The molecular mechanism of mammalian adenylyl cyclase activation has been elusive because there is as yet no structure representing a physiologically relevant basal, inactive state of the catalytic core (a C1:C2 heterodimer in the absence of activating ligands). The structure of the C2 homodimer of adenylyl cyclase has been used as a surrogate, but its conformation is probably influenced by the presence of two molecules of forskolin, which is used to stabilize the dimer interface, and the fact that it lacks a C1 domain, which is required for catalytic activity [6
The guanylyl cyclase structures provide new images of basal conformations that may be more physiologically relevant. The catalytic core of the Synechocystis
guanylyl cyclase enzyme [2
] assumes a conformation most similar to catalytically competent states of adenylyl cyclases [8
], although, surprisingly, it adopts a closed conformation that apparently needs to open before nucleotides can access the active site. This could represent a regulatory difference from the C. reinhardtii
guanylyl cyclase and mammalian cyclases. The C. reinhardtii
guanylyl cyclase [3
] adopts a conformation similar to that of the adenylyl cyclase C2 homodimer structure, in that the α1 helix, which binds to the β- and γ-phosphates of the nucleotide (Figure ), is not properly aligned with the rest of the active site. The structure may therefore serve as a useful model for the inactive state of mammalian cyclases. However, the fact that crystals could not be obtained without covalent modification of cysteines leaves open the possibility that this structure still does not represent the true ground-state conformation.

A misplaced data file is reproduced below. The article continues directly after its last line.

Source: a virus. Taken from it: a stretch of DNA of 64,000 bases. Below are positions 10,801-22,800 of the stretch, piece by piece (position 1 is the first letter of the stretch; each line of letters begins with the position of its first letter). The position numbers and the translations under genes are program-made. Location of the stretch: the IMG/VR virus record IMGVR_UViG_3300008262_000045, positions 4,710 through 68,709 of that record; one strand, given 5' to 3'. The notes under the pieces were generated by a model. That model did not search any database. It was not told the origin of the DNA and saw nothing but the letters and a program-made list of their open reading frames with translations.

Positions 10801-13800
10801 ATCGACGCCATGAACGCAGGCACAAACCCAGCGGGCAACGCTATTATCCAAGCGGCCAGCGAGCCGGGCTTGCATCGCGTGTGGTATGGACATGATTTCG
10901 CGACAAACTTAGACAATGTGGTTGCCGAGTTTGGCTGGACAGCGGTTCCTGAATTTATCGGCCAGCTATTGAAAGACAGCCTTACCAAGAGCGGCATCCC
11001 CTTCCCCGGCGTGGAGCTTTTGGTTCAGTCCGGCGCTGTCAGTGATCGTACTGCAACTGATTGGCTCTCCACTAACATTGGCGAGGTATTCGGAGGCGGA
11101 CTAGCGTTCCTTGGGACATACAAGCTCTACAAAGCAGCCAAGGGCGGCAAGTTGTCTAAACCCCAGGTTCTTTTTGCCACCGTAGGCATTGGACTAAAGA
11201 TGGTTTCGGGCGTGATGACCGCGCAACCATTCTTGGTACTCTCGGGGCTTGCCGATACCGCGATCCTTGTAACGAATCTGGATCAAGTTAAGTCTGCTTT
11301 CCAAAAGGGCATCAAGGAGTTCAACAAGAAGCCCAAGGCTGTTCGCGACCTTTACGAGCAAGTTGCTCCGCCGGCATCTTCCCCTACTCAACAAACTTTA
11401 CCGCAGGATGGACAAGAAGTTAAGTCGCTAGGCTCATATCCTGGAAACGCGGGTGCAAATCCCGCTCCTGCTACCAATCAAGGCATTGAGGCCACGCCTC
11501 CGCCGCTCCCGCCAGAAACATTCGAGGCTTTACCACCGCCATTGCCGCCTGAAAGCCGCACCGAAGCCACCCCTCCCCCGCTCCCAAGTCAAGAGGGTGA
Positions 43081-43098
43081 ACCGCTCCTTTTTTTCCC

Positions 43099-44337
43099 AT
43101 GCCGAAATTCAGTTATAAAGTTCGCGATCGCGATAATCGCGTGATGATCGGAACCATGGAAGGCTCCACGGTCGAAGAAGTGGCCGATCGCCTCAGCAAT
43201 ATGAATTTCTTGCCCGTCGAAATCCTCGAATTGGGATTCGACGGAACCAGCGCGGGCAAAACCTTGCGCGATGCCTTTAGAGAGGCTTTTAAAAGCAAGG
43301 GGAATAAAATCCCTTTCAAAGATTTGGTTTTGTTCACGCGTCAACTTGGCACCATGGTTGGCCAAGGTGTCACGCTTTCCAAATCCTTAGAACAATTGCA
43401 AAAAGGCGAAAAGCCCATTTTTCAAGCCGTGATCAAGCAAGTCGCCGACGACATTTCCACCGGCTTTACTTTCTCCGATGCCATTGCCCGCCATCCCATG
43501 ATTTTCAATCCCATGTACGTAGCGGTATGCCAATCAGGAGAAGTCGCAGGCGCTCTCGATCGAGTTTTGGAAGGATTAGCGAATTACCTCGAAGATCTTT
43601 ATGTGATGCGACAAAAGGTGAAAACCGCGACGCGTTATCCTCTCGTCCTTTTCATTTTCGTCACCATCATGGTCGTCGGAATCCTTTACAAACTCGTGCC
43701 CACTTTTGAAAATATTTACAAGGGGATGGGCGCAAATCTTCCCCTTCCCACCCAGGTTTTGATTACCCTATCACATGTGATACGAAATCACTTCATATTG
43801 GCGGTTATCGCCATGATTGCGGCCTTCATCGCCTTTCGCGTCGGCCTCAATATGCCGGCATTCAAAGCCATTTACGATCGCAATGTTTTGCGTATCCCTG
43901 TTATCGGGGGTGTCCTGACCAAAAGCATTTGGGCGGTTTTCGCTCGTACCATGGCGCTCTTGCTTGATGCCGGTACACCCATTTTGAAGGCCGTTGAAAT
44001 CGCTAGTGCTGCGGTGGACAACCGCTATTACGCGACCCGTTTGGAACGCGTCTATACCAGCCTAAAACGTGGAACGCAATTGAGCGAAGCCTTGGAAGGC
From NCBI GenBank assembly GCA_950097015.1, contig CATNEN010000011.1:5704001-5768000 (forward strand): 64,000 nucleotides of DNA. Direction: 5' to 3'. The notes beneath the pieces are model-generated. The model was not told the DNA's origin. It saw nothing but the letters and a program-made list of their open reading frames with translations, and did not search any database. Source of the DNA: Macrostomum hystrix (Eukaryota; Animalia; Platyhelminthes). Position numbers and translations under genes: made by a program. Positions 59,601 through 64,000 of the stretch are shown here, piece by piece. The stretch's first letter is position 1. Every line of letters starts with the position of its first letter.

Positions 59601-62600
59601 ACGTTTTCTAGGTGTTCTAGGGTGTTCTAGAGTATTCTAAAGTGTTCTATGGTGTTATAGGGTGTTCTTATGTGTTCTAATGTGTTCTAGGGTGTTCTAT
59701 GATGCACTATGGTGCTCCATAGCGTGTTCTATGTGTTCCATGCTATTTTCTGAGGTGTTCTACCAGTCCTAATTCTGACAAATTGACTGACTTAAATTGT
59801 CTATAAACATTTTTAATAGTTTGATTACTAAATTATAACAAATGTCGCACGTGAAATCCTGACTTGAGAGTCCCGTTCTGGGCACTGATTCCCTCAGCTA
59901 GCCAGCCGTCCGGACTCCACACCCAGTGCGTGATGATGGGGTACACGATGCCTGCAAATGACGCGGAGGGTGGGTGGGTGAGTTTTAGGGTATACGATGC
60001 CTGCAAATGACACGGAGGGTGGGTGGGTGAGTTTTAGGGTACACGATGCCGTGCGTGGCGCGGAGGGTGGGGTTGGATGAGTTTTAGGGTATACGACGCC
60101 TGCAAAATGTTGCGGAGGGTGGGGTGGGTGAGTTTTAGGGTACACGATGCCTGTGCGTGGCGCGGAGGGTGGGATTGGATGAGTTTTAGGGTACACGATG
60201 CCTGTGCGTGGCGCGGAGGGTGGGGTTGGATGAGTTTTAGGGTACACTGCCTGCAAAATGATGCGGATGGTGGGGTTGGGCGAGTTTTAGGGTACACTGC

In 2005, Tews et al.
] described the active and inactive structures of a pH-sensing mycobacterial class III adenylyl cyclase. Importantly, this structure included the regulatory domains of the enzyme. In the active state, the catalytic domains assume the familiar wreath-like dimer. In the inactive state, they adopt a dramatically different conformation in which they interact extensively with the regulatory domains. Although this enzyme is more distantly related to mammalian adenylyl cyclases than the two guanylyl cyclases described here (approximately 23% identity) [2
], it highlights the fact that accessory domains, such as those found in the two guanylyl cyclase enzymes and in mammalian adenylyl cyclases, can have a dramatic impact on the conformation of the catalytic core in its inactive state.
There is also evidence that the ground-state structures of some class III nucleotide cyclases may consist simply of loosely associated, and therefore minimally active, catalytic domains. Although the C. reinhardtii
guanylyl cyclase enzyme [3
] was a homodimer under all conditions tested (J Winger, personal communication), the Cya2 catalytic core exists in an equilibrium between monomeric, dimeric and oligomeric forms [2
]. Forskolin and G proteins are known to dramatically enhance the affinity of the independently expressed C1 and C2 domains of mammalian adenylyl cyclase, and the Rv1900c adenylyl cyclase forms an asymmetric homodimer in its unliganded state, with an unusually open active-site cleft [12
Obviously, more structures of class III nucleotide cyclases are needed, especially of those that include regulatory domains. Although interpretation of the molecular mechanism of activation for nucleotide cyclases is somewhat hindered by the conditions required to bring about their crystallization, it is also possible that each class III enzyme has evolved a distinct basal conformation that can take optimal advantage of the regulatory inputs unique to that enzyme. This would probably enhance the fidelity of signaling when multiple cyclase isoforms are present.